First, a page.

How to Heal Your Bird’s Broken Blood Feather

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If you are a bird lover and a bird owner, you must know about having blood feathers. All birds have it, so you must familiarize yourself with them and how you should behave in case, they get broken. Also known as pin feathers, these feathers can also encounter some problems, so you should prepare for it. Here are some important details to know about blood feathers and what you must do in case your feathered friend suddenly breaks it.

What Are Blood Feathers?

Blood feathers, also known as pin feathers, are feathers that are just beginning to show up and grow on the body of your birds. Because they are still completing their growth process, these feathers are still exposed to a large blood supply, and they can bleed when they break.

A single blood feather grows from a follicle, which is a special area in a person’s skin. The blood feather is also connected to arteries and veins that extend coming from the follicle. The blood serves as nourishment to help the feather to grow. Because of the color of the blood supply, a blood feather shaft’s color will appear dark, which is unlike the shaft of a matured feather, which will be colored white.

The blood feather has a larger calamus, also known as the quill, compared to a mature feather. It also starts out with having a waxy keratin sheath that serves as the feathers protection while it has not been fully completed. Eventually, when the bird’s feather has completely matured, the blood supply will begin to recede, and the bird will then fully reveal its waxy sheath.

Blood feathers will also appear during the process of the bird’s molting. Basically, this is due to the fact that old feathers will get lost, and new ones will appear as a replacement. This usually happens in the bird’s tail feathers and wing feathers. But the replacement does not happen suddenly but staggered, so there will be nothing that hinders the bird’s flying ability.

What Is A Broken Blood Feather Emergency?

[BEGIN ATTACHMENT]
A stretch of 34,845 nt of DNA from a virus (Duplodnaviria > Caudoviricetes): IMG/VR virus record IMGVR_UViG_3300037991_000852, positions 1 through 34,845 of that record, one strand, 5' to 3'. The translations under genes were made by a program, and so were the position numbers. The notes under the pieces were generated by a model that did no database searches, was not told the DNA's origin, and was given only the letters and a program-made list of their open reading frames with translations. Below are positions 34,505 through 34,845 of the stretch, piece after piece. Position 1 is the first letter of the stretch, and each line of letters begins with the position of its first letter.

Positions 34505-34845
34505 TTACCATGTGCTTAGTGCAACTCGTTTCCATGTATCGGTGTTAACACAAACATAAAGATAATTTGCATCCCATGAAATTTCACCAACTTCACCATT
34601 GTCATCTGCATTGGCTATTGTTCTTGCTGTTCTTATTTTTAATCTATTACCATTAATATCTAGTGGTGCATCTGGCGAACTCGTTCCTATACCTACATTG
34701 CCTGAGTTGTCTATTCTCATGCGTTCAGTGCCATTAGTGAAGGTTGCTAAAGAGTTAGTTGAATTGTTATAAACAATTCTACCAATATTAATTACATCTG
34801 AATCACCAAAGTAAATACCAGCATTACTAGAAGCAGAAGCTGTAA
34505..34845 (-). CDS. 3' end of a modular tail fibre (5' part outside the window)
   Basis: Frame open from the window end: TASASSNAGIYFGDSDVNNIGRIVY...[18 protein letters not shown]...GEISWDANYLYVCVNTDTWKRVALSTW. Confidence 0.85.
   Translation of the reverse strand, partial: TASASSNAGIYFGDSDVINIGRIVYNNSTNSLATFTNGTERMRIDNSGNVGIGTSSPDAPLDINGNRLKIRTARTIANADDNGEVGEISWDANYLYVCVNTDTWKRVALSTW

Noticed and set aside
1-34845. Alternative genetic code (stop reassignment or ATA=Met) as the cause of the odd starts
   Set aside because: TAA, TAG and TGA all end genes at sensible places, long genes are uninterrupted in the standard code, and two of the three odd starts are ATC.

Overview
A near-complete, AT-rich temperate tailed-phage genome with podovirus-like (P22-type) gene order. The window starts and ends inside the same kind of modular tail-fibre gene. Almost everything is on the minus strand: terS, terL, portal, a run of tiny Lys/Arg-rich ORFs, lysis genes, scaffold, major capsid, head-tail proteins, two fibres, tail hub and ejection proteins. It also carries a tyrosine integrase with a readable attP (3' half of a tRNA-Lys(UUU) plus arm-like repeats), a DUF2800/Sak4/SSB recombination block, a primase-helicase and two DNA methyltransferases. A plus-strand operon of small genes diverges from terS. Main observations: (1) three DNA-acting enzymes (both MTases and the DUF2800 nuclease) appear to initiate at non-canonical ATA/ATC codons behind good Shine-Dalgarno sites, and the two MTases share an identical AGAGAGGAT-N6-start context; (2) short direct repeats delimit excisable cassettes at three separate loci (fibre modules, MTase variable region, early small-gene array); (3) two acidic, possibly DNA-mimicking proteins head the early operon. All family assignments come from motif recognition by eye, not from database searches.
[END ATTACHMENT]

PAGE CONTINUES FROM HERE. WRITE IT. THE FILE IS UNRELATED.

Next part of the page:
A broken blood feather can be an emergency for a pet bird because broken blood feathers can behave similarly as an open faucet that will allow blood to pour out of your pet bird’s body. As birds cannot tolerate extreme blood loss, this process can become untreated in some cases.

First Things First: Always Be Prepared

Bird owners must know the necessary precautions about the needed knowledge of managing a broken blood feather. A bird’s first aid kit must be organized, and owners must make sure to include cotton balls, Styptic powder, and a hemostat inside it.

Owners must also have an organized hospital cage. By making sure that this is clean and ready, an owner will always be greatly prepared against accidents and emergency trips to the vet. When your bird is also having a routine check-up with their doctor, you should also ask for a demonstration on how to deal with a blood feather.

By being prepared for this type of emergency, you make everything easier for your bird while avoiding significant problems.

How To Treat A Broken Blood Feather

1.     Stay Calm And Take A Deep Breath

Birds can be extremely sensitive in reading the emotions of people around them. This means that they take your behavior as cues on how they must react. Because of this, if they sense your fear, they will be choosing between a fight or flight response.

If you are acting like you are stressed out, this behavior will bring your bird to a downward spiral. This bird will panic, which will eventually increase the bird’s blood pressure and will lose a lot of blood.